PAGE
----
Removing EU roaming charges is a big deal
Update January 2017
The European commission came to similar conclusions as those below - and limited the effects of its end-of-roaming-initiative to disallow a real competition between carriers from different European countries. Unfortunately, we will still suffer from limited competitions and widely varying offerings within the single market.
In April 2014, the European Parliament adopted a notion to ban all roaming charges in the EU. Also, net-neutrality. But the ban on roaming charges could be much more disruptive for the EU Telecoms market than you would expect. It is obviously great if the Swedish tourist heading to Spain on summer holidays can continue using Facebook/Twitter/WhatsApp and so on without any additional charges. It is great for the business traveller to not worry about exorbitant charges when using his 3G iPad in a foreign country. But most importantly, it opens up every EU country to every EU mobile carrier. An Austrian carrier could compete with German carriers on the German carrier's home turf. I could search all EU countries for the best phone and data deal and use it without penalty in Germany. With the ubiquity of credit cards and the introduction of SEPA (the EU wide banking system), even billing would not pose an issue.
One issue remains, though. A French carrier without a German subsidiary needs to agree on charges when a customer uses the German carrier's network. Depending on those charges, accepting German customers could easily become economically infeasible for the French carrier. A similar situation existed in the 90s in Germany when the Telecoms market was liberated: Upstarts (such as O2, known as Viag Interkom in the beginning) could not cover the whole country, so they needed to use one of the major carriers (in this case the Deutsche Telekom) for the non-covered parts of the map. However, the regulator actually set maximum rates on these roaming charges so that a healthy competition could be ensured. I could not find any information on whether a EU regulation of carrier-carrier roaming charges is planned as well.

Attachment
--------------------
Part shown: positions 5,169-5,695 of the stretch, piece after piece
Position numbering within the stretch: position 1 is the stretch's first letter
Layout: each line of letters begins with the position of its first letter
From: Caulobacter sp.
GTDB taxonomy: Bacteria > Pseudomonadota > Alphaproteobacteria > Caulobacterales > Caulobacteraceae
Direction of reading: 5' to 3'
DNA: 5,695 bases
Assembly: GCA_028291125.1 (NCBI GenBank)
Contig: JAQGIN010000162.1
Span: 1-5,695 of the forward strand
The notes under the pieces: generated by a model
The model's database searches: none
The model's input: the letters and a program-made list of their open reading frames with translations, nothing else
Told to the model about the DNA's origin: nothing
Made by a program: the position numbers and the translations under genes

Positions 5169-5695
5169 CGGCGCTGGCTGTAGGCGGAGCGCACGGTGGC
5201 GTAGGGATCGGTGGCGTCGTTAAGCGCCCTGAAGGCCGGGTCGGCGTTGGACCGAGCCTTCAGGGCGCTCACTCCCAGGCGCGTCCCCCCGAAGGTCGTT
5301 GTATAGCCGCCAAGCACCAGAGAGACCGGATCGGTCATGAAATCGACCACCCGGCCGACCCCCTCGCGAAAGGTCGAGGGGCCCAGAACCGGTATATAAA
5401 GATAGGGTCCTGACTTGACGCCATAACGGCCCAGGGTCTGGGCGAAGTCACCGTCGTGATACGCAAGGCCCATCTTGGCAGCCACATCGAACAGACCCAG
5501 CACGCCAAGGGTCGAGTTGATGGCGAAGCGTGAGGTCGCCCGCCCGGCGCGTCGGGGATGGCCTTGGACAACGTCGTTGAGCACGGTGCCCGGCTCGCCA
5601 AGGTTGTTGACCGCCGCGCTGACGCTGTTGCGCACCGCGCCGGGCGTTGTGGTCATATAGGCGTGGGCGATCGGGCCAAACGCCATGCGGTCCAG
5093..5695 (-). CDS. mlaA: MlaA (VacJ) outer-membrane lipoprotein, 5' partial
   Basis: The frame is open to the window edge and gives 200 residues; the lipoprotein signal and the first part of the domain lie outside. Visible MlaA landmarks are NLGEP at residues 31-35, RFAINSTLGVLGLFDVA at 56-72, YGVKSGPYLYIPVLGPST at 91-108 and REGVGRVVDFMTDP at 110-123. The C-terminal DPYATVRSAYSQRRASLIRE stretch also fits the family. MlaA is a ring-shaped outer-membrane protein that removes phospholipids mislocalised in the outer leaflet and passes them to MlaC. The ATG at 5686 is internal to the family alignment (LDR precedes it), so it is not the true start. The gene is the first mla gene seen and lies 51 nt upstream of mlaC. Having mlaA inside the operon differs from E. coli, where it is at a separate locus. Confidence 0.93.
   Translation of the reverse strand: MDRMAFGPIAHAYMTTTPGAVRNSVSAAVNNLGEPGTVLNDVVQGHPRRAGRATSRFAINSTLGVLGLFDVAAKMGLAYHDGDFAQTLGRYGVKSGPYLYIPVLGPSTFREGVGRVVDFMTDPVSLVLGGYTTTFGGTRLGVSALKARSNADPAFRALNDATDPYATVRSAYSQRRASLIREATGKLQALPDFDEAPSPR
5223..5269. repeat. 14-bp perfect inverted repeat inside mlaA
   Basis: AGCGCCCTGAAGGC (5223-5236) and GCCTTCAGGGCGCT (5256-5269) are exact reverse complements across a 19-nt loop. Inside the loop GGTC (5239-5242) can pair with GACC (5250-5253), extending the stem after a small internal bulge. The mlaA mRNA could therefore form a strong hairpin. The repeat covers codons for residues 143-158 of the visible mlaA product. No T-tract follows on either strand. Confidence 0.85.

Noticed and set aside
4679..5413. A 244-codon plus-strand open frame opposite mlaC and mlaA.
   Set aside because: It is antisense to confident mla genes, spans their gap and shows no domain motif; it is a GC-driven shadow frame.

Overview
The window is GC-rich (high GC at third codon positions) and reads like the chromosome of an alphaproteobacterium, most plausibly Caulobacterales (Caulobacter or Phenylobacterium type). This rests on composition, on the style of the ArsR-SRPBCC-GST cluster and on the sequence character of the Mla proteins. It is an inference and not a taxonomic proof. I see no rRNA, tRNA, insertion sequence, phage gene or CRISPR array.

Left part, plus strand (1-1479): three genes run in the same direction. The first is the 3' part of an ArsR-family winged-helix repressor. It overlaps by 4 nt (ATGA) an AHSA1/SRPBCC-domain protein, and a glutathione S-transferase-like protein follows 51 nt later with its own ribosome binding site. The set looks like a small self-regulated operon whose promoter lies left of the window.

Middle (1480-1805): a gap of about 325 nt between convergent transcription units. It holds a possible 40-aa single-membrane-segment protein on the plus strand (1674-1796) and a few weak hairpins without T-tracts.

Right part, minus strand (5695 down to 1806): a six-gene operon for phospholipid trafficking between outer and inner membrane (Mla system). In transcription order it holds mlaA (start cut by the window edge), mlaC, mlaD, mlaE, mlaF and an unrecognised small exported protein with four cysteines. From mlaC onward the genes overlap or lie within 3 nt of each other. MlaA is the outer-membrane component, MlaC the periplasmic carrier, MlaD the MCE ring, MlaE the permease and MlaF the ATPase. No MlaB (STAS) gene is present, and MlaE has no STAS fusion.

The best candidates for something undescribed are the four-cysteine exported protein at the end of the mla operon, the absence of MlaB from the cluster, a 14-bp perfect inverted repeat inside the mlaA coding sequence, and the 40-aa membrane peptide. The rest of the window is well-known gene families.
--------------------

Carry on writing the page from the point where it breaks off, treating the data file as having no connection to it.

So what to expect?
- Some smaller carriers to try and attract customers in other countries, probably starting with neighbouring or culturally similar countries (Austria -> Germany etc.)
- Service providers (Brokers) to start up in each country that try to find the best rates all over the EU. Might be a good startup idea
- We already see a strong consolidation in the EU Telecoms market, but expect even more mergers and acquisitions. In the long run there might only be a couple of EU-wide companies left, not the dozens or hundreds currently active
Short term this will probably immensely benefit EU customers, not only travellers, but everyone. Obviously, in the very long run a highly consolidated EU Telecoms market could be as anticompetitive as the US market.
Update: Someone on Hackernews argued that international charges would still apply. However, according to this:
International call charges would be capped at the price of a long-distance domestic call and intra-EU mobile calls at €0.19 per minute (plus VAT).
there would be no difference between domestic and (EU-)international, eventually creating the coveted single market. From Ryan Heath, spokesman of Neelie Kroes:
@RyanHeathEU would the new roaming rule mean that a truly single market would be created? Could an Austrian company compete in Germany?
Ryan Heath @RyanHeathEU
@1sveme yes. You could buy your mobile subscription from another EU country and a company could easily set up in another country